There are many reasons women need cesareans. Sometimes the situation is truly life-threatening. But often the problem is that labor simply isn't progressing. That was the case for Valerie Echo Duckett, 35, who lives in Columbus, Ohio. After receiving an epidural for pain, Duckett's contractions stopped. By late evening she was told she'd need a C-section to deliver her son, Avery. Duckett says she has vague memories of being wheeled into the operating room, strapped down and shaking from cold.

Writer Elisa Albert believes that the so-called "Mommy Wars" have gone on long enough — they are both a distraction and a cop-out, she says. "It's a way of avoiding the actual issues, which is: Women don't have enough support for any of the choices that we make," Albert tells NPR's Kelly McEvers. "We are pitted against each other and ultimately, then, are pitted against ourselves. And everybody is unhappy, and everybody feels judged. It doesn't have to be this way."

If you have siblings, you probably think that your parents liked one kid best — and you're probably right. Scientists say the family pecking order does affect children, but not always in the way you might think.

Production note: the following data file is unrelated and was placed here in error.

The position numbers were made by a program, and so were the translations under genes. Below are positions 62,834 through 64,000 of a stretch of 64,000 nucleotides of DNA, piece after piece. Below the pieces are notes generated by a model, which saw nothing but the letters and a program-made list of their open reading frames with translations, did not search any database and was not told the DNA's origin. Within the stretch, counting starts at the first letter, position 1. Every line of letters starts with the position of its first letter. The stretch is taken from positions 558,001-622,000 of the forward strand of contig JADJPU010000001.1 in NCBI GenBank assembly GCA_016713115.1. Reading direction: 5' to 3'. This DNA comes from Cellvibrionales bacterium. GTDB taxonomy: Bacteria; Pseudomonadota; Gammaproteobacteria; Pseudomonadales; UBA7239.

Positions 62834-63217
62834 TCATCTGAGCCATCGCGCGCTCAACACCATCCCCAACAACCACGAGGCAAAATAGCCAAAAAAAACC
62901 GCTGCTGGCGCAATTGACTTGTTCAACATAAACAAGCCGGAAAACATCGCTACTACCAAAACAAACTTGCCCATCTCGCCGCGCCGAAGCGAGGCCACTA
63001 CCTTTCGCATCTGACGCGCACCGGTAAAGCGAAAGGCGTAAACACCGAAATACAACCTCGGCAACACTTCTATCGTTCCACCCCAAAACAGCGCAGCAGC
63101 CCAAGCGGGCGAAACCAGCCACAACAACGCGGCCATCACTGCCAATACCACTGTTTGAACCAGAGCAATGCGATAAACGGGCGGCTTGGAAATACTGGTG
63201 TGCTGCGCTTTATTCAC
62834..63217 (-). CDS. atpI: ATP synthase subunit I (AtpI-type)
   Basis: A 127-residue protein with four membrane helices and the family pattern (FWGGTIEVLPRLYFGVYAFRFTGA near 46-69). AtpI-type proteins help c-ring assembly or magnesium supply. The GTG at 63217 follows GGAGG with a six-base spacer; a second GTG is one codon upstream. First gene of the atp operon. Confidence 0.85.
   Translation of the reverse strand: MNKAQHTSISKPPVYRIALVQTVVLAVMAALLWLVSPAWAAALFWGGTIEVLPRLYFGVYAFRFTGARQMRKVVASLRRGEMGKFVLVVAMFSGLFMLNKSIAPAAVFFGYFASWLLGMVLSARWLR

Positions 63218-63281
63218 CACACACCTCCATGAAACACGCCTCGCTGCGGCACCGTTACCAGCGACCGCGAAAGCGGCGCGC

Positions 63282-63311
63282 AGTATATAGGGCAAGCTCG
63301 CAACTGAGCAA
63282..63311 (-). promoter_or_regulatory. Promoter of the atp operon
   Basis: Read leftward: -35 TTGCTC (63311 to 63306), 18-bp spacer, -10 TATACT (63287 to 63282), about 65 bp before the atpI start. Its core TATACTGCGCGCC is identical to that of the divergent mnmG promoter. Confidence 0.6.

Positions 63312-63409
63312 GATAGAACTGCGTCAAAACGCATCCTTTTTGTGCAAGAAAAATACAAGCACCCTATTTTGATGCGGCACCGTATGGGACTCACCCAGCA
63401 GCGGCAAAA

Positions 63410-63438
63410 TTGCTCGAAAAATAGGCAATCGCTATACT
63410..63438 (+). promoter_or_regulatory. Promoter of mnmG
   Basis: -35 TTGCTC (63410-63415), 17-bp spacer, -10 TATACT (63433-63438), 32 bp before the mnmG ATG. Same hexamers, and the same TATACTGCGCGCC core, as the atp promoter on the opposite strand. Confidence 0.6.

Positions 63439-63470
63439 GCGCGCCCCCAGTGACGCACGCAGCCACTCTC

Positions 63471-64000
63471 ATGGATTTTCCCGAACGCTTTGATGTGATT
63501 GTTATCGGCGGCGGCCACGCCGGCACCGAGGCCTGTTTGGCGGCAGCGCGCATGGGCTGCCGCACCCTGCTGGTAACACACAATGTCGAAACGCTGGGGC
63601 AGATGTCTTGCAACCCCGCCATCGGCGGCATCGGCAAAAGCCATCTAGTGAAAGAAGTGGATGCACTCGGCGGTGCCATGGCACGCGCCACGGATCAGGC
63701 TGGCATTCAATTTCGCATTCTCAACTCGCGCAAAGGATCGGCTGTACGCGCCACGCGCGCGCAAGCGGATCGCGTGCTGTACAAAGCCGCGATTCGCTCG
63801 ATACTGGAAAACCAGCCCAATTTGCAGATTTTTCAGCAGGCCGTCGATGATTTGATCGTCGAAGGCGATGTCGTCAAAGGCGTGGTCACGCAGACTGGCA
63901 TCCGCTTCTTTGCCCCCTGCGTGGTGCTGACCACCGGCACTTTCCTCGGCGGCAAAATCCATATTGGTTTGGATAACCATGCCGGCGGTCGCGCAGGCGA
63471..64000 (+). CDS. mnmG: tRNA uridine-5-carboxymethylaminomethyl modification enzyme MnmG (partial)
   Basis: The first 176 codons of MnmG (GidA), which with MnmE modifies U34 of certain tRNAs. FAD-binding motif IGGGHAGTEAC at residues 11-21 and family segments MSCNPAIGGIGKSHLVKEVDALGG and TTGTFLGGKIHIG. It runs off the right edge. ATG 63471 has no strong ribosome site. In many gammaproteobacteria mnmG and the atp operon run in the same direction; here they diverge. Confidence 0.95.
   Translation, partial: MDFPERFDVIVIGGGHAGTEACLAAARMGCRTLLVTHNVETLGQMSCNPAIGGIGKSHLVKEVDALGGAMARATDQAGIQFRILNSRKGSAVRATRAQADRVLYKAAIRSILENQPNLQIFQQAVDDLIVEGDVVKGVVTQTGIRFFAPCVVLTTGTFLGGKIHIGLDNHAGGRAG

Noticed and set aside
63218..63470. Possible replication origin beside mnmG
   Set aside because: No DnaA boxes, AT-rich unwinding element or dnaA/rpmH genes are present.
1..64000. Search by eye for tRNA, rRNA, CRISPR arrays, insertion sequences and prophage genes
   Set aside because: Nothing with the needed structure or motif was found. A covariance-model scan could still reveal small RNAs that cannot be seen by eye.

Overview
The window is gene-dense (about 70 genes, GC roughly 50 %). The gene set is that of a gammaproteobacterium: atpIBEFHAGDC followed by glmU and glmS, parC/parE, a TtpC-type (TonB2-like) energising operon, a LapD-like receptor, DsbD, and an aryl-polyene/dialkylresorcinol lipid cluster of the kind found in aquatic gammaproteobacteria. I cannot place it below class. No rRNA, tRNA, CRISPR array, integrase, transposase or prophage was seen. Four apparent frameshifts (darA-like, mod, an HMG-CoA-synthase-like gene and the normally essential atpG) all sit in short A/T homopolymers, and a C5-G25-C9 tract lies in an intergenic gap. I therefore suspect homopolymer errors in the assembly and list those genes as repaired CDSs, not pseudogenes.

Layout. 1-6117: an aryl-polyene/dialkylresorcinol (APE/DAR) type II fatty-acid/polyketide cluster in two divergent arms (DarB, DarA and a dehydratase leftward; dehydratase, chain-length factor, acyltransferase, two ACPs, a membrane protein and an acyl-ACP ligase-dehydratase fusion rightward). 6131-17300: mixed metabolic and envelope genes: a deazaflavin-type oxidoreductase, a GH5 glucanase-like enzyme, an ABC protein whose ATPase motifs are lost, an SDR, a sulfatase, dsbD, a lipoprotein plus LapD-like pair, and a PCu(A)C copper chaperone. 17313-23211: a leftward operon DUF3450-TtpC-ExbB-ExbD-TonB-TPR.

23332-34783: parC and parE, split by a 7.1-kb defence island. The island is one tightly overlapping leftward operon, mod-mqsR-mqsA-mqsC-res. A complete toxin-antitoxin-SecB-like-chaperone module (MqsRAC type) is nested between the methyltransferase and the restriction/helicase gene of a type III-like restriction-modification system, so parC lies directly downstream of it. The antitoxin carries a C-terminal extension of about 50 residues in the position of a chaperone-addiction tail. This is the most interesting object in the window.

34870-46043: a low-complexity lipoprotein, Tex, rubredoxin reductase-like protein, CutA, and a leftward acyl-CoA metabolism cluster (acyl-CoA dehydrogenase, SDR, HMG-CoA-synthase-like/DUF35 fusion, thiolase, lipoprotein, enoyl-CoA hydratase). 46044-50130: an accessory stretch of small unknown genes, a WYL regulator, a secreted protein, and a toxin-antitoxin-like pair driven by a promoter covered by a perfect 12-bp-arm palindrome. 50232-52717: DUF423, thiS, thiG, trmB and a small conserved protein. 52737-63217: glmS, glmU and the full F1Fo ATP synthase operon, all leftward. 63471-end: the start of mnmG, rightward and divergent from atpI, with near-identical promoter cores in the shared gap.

The vast majority of parents do have favorite child, according to research — about 80 percent. But that number sounds pretty darned high. So I decided to ask some kids in my neighborhood in Bethesda, Md., what they think happens in their families.

Could using a dishwashing machine increase the chances your child will develop allergies? That's what some provocative new research suggests — but don't tear out your machine just yet.

The study involved 1,029 Swedish children (ages 7 or 8) and found that those whose parents said they mostly wash the family's dishes by hand were significantly less likely to develop eczema, and somewhat less likely to develop allergic asthma and hay fever.

In the 1960s in California, the state wanted children to be adopted into two-parent homes. But officials were having trouble placing hundreds of children, especially older boys.